Rhizomes: Cultural Studies in Emerging Knowledge: Issue 34 (2018)
David Jhave Johnston, Aesthetic Animism
Review by Davin Heckman
David Jhave Johnston. Aesthetic Animism: Digital Poetry’s Ontological Implications. MIT Press, 2016.
On at least one occasion, Scott Rettberg has claimed that electronic literature is the “research and development” wing of the Digital Humanities. In a field that prides itself on expanding the tools and methods of research, electronic literature stands apart as a place where the object itself of research is tested, expanded, and challenged. And while the field of electronic literature has more clearly situated in avant-garde practice, it is undeniable that digital writers inevitably do engage in prototyping, experimentation, and speculative design as they tinker with new possibilities, generating works that consistently challenge accepted norms of media production. A perennial “problem” for the field of electronic literature is the specter of obsolescence and the inadequacy of existing frameworks for standard cultural practices like archiving, publication, philology, and, even, criticism.
David Jhave Johnston’s Aesthetic Animism sits at the intersection of the venerable, deliberate craft of poetry and the “unprofessional” approach of the tinkerer. At times, it reads like an encyclopedia of forms, platforms, and philosophies, rampaging through a series of provocative insights tied to dense review-like passages on works, artists, and practices that have contributed to the development of the artist’s own oeuvre. At other times, it reads like a series of prompts that beg further exploration, a speculative explosion of articles that could be. If one is looking for a cohesive, definitive text, this is not it. If one thinks lines of flight, then Aesthetic Animism will take you somewhere.
But it would be a mistake to see this as mere eclecticism or even a stylistic preference, as it is the result of a key challenge of criticism in the post-digital world: there is no unitary approach to textual analysis when the object itself is spread across several modes of practice. In response to this reality, Johnston offers a useful term, “compositing” as critical to both the creative practice and its subsequent analysis. Or, as Johnston puts it, “theory from previously independent disciplines (cinema, gaming, literature, and music) must also be composited over each other. Thus compositing occurs at practical and theoretical levels” (155). Given his years of work as a “digital poet,” with works that veer from print to cinema, from finite to generative, from linear to indeterminate, its form makes its point—life is messy—not your life or my life—but vitality itself. And the goal of this work is to highlight the fecundity of aesthetic forms in the age of convergence. It’s the intermingling of what were once discrete domains of aesthetic production that itself initiates original aesthetic moments—semiotics gone autonomous.
Of course, readers may (as I do) have certain epistemological disagreements with the text. For instance, I have fundamental questions about the obvious impact of object-oriented ontology on Johnston’s thought, and wrestle with the autonomy he ascribes to objects. To me, the rejection of anthropocentrism is an interesting thought experiment, the conjuring of the posthuman is fascinating (if frightening) to consider against the backdrop of our global state of emergency, the dream of the machine that thinks better than we do tracks to the managerial fantasies of scientific management. I agree with Johnston, that language itself expresses meaning in excess of the efforts of the writer or reader, and that in age of expanded audiovisual expression and increased automation, this excessiveness is necessarily accelerated. But, if we consider Bernard Stiegler’s discussion of primary, secondary, and tertiary retention, we can see that the externalization of memory in the technical system has been a characteristic of “the human” as long as we been so, and the uncanny emergence of meaning from our symbolic apparatus is itself an externalization of thought. Such an observation is not dissimilar to the author’s claim, “Poetry, at its roots, involves a radical openness to the possibility that there is life operating within language and things” (10), though the point of friction is in the meaning of “life.” To me, these ambitious claims about language are productive heuristics, tools for thinking through the world otherwise, but in the end, it is the fragility of being and the cognitive propensity for moving out of oneself that defines the condition of consciousness—Levinas discusses this in Otherwise than Being.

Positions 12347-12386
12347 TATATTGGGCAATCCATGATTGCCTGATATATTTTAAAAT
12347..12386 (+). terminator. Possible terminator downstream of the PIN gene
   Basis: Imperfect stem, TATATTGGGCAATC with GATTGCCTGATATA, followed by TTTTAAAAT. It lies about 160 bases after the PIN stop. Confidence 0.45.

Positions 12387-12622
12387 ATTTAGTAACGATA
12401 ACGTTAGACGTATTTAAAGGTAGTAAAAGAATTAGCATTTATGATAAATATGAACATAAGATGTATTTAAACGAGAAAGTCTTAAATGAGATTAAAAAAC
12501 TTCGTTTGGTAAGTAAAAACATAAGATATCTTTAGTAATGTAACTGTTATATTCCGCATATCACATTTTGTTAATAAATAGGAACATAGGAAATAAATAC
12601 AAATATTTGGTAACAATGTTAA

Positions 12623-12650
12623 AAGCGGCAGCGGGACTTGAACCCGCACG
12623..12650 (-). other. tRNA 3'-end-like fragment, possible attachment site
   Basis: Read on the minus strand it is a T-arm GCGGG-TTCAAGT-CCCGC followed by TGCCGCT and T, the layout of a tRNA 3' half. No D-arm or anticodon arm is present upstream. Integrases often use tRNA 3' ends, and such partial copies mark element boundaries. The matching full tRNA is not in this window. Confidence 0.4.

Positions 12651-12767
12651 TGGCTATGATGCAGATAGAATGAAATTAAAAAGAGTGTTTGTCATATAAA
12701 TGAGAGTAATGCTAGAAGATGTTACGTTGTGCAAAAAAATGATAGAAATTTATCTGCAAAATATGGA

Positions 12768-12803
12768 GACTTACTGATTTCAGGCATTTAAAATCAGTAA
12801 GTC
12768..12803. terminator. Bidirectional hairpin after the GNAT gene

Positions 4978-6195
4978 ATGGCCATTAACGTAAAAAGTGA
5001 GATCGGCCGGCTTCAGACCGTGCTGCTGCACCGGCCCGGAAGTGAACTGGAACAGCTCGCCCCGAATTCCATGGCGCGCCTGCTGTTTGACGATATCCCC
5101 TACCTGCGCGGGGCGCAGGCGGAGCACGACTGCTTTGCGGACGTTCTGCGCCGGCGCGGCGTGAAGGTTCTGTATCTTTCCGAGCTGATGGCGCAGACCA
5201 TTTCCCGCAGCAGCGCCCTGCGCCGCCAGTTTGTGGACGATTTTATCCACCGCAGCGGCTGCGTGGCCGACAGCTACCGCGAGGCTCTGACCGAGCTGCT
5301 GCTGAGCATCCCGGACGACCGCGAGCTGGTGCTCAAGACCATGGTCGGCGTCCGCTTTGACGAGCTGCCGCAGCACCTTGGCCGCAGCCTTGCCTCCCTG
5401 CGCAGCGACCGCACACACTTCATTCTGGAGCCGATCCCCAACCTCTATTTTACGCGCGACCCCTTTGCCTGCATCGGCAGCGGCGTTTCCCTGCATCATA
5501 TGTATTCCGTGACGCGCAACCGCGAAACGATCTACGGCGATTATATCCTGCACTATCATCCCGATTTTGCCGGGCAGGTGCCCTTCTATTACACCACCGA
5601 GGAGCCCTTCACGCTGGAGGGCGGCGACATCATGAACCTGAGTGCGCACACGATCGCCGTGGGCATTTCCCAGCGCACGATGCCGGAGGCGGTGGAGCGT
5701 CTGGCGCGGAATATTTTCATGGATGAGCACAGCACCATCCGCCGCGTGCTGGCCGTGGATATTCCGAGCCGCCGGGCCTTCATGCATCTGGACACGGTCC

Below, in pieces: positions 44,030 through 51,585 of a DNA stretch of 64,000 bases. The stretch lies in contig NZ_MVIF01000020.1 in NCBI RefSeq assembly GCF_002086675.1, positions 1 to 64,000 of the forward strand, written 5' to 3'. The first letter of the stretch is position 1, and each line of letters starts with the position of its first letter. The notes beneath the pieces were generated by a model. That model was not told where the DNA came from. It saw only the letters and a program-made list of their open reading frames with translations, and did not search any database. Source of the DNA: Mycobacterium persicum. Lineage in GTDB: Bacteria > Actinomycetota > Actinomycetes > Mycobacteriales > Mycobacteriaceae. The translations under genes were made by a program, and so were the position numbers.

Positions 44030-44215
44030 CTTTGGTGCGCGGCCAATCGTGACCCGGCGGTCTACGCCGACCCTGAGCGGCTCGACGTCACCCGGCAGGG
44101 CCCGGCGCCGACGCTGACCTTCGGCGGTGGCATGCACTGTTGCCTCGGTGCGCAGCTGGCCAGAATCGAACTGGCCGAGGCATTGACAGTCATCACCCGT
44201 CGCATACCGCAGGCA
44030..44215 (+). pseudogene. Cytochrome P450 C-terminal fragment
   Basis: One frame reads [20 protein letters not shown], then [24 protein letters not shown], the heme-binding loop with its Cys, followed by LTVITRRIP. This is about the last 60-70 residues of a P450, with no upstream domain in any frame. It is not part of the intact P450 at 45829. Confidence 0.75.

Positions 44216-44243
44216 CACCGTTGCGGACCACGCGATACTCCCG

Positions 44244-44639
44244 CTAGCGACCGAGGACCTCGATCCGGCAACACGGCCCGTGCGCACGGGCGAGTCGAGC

But the writer, to his credit, seems aware of the fragility of this world, as the arguments are consistently couched in speculative terms, the sprawling trajectories of text resist any kind of authoritarian impulse, and the text continually circles back to reconsider the “ethical” components of this festival of cognition. The litany of works referenced and the careful readings contained lend credence to the writer’s call for radical openness to the possibilities of language.
Aesthetic Animism is fairly comprehensive, though by no means definitive. The claims it advances are not ironclad decrees, but rather seeds scattered in the wind. These are not faults, but products of what might be considered a generous recklessness, a quality that breaks through the calculated stupidity of the analytic impulse. In short, Johnston’s text is a refreshing contribution to the study of digital culture.
Levinas, Emmanuel. Otherwise than Being or Beyond Essence. Trans. Alphonso Lingis. Duquesne University Press, 1974.
Rettberg, Scott. Personal Correspondence. 9/15/15.
Stiegler, Bernard. Technics and Time, Vol 3: Cinematic Time and the Question of Malaise. Trans. Stephen Barker. Stanford University Press, 2010.
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